The General Assembly will swing back into action Monday for a one-day session in an attempt to override Gov. M. Jodi Rell’s veto of a bill that would increase the minimum wage by 35 cents in 2009 and 25 cents in 2010.

The House will need 101 votes and the Senate will need 24 to override Rell’s veto of the minimum wage hikes. The bill passed the House in a 106-45 vote. The Senate approved it 25-11. In the House, four Democrats crossed party lines to vote against it while three Republicans crossed party lines to vote in favor. In the Senate two Republicans, Sen. Sam Caligiuri of Waterbury and Sen. Anthony Guglielmo of Stafford Springs crossed party lines and voted in favor.

Rell, who signed the last minimum wage increase two years ago, said in late May that increasing the minimum wage at this time would hurt small businesses in the state.

“We cannot take a chance on hurting families or employers by signing another minimum wage increase into law at this time,” Rell said the day she vetoed the bill.

“Businesses have told me that they would not be hiring if the wage hike went into effect,” Rell said. “Employers that are now operating on the margin may be forced to close or leave Connecticut to more business-affordable states, resulting in job losses that will undermine the already fragile foundation of financial security for thousands of families.”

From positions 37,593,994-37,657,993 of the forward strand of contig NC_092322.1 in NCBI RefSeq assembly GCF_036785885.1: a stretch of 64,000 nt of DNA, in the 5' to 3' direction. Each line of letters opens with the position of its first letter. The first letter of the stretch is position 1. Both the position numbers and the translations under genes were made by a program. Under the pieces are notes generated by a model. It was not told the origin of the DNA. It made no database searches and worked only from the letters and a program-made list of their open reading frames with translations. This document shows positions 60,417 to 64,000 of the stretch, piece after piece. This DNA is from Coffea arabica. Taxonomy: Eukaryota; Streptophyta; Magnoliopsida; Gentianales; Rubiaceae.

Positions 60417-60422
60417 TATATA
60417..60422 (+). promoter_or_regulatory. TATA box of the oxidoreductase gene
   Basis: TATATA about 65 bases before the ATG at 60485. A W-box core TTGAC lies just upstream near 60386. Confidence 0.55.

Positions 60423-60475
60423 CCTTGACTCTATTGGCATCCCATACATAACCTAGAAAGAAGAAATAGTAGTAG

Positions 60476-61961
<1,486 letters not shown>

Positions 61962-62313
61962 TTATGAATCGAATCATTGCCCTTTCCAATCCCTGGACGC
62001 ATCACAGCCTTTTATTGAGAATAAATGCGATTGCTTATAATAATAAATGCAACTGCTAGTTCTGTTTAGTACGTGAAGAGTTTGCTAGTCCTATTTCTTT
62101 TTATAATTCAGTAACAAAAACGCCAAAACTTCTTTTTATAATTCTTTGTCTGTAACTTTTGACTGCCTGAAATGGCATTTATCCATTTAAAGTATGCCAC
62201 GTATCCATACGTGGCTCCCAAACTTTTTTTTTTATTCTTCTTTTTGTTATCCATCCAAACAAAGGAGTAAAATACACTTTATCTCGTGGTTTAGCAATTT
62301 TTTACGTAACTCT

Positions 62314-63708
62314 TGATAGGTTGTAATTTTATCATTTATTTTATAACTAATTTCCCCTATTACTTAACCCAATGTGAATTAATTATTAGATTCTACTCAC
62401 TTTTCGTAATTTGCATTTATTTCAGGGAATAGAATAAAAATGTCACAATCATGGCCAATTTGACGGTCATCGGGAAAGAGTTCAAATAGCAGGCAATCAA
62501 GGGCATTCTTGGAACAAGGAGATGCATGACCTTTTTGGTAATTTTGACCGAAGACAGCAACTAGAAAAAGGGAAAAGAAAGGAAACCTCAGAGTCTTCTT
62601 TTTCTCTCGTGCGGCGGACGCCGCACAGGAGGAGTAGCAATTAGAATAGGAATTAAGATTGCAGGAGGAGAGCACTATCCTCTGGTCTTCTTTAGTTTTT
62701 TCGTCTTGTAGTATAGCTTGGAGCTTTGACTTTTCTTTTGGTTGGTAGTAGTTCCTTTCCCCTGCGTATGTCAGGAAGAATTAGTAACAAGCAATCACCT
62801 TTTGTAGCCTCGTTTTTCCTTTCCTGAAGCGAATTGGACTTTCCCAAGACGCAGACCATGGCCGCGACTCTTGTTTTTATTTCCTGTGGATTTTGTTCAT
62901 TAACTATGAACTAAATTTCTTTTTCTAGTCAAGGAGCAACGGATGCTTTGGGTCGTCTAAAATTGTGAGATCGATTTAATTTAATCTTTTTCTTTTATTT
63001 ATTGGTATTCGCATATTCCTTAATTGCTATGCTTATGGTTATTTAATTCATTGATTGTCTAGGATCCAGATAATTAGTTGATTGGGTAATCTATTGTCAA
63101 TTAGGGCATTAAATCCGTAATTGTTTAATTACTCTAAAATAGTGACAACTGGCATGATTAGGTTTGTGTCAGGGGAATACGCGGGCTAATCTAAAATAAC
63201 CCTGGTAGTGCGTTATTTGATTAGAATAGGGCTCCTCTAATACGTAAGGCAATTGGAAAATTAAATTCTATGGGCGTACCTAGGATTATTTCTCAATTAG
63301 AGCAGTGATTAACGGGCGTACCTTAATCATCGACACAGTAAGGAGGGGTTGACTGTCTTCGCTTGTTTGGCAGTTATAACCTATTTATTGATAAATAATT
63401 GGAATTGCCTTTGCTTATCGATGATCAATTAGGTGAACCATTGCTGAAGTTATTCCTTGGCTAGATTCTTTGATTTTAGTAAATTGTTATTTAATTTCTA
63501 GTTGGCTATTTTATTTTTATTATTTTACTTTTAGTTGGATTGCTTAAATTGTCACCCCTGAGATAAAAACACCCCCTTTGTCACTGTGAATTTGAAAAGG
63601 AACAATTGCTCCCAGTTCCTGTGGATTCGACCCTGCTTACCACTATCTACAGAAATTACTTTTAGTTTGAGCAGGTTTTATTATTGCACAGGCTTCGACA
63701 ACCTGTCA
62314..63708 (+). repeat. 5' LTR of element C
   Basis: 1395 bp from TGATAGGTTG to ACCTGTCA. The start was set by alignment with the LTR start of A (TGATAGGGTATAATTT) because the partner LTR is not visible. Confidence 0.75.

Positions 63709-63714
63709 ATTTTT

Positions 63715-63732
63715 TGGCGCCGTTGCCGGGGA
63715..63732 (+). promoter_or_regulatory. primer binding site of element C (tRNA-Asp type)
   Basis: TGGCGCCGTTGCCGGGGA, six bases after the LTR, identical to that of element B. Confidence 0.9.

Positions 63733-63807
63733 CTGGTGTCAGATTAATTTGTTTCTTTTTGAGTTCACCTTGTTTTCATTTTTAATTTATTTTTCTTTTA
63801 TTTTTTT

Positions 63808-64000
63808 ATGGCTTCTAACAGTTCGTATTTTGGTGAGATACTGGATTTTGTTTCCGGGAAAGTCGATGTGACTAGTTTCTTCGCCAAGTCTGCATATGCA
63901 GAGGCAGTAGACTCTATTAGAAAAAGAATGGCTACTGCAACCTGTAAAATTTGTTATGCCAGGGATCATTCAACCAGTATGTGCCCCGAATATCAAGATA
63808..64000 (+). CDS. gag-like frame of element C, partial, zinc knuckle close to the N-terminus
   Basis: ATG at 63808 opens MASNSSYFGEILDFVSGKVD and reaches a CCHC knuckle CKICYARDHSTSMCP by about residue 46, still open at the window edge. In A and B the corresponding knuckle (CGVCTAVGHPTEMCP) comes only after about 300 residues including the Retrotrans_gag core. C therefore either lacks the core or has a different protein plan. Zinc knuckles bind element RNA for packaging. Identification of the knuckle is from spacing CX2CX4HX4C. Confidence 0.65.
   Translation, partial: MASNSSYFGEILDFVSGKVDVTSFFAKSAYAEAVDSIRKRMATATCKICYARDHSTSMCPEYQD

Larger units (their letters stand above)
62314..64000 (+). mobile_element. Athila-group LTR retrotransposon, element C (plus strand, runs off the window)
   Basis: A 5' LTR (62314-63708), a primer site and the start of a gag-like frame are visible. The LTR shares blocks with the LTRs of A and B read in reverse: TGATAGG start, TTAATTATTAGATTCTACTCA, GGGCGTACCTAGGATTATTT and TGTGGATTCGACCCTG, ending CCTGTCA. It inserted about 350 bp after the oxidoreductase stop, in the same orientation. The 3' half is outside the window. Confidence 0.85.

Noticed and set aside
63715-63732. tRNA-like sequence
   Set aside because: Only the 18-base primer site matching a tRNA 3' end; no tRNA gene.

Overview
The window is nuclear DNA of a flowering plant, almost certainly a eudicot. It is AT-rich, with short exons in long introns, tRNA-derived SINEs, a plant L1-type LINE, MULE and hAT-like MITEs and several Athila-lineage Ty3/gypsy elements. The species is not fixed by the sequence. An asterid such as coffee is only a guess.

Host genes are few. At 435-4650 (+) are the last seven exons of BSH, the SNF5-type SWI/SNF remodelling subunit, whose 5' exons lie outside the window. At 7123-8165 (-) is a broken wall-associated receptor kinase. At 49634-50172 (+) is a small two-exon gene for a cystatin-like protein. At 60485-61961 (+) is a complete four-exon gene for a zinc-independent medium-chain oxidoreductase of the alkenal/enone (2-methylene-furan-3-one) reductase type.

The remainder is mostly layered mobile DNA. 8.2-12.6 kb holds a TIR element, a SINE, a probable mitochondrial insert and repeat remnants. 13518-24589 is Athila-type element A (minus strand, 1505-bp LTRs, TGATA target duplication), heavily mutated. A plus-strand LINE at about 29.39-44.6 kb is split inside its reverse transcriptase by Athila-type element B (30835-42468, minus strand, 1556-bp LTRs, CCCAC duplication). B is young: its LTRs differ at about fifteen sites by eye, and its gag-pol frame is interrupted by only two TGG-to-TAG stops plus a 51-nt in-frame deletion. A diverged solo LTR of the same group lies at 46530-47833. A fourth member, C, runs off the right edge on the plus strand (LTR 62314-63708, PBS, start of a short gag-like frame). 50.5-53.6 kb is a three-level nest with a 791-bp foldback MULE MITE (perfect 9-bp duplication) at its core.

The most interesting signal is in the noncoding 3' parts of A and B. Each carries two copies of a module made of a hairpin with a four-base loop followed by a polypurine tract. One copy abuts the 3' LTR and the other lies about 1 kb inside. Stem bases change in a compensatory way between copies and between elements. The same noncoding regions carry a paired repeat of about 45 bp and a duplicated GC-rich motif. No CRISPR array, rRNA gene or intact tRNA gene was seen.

Click here to read Rell’s veto message of the minimum wage hike.

Minority Leader Lawrence Cafero, R-Norwalk, said Friday that he agrees with Rell.

“This is not the time to be increasing the minimum wage,” Cafero said in a phone interview Friday. In tough economic times, he added, what happens is that small businesses end up laying off employees because they can’t afford the increase in the minimum wage.

It’s unclear at the moment if either the House or the Senate has enough votes to override Rell’s recent veto of another bill, one which would create a 24-member cabinet to address the funding needs of nonprofit community providers. Not one Republican in either the House or the Senate voted against the bill. Click here to read our previous story about that debate.

Cafero said he hasn’t heard about the nonprofit cabinet bill coming up for a vote.

“It’s not even close to being worthy of a gubernatorial veto,” Cafero said. Aside from that, he said there is talk of trying to override Rell’s veto of the health care pooling bill in the House, even though the Senate already has said it would not take it up since it doesn’t have the votes for an override.

Cafero said that with lawmakers juggling vacations, graduations, and work schedules, it may be difficult for the Democratic majority to get votes they need to override the minimum wage bill.

To date, Rell has signed 192 bills that were passed during the regular session and the recent special session of the legislature. During that same time she has vetoed six bills.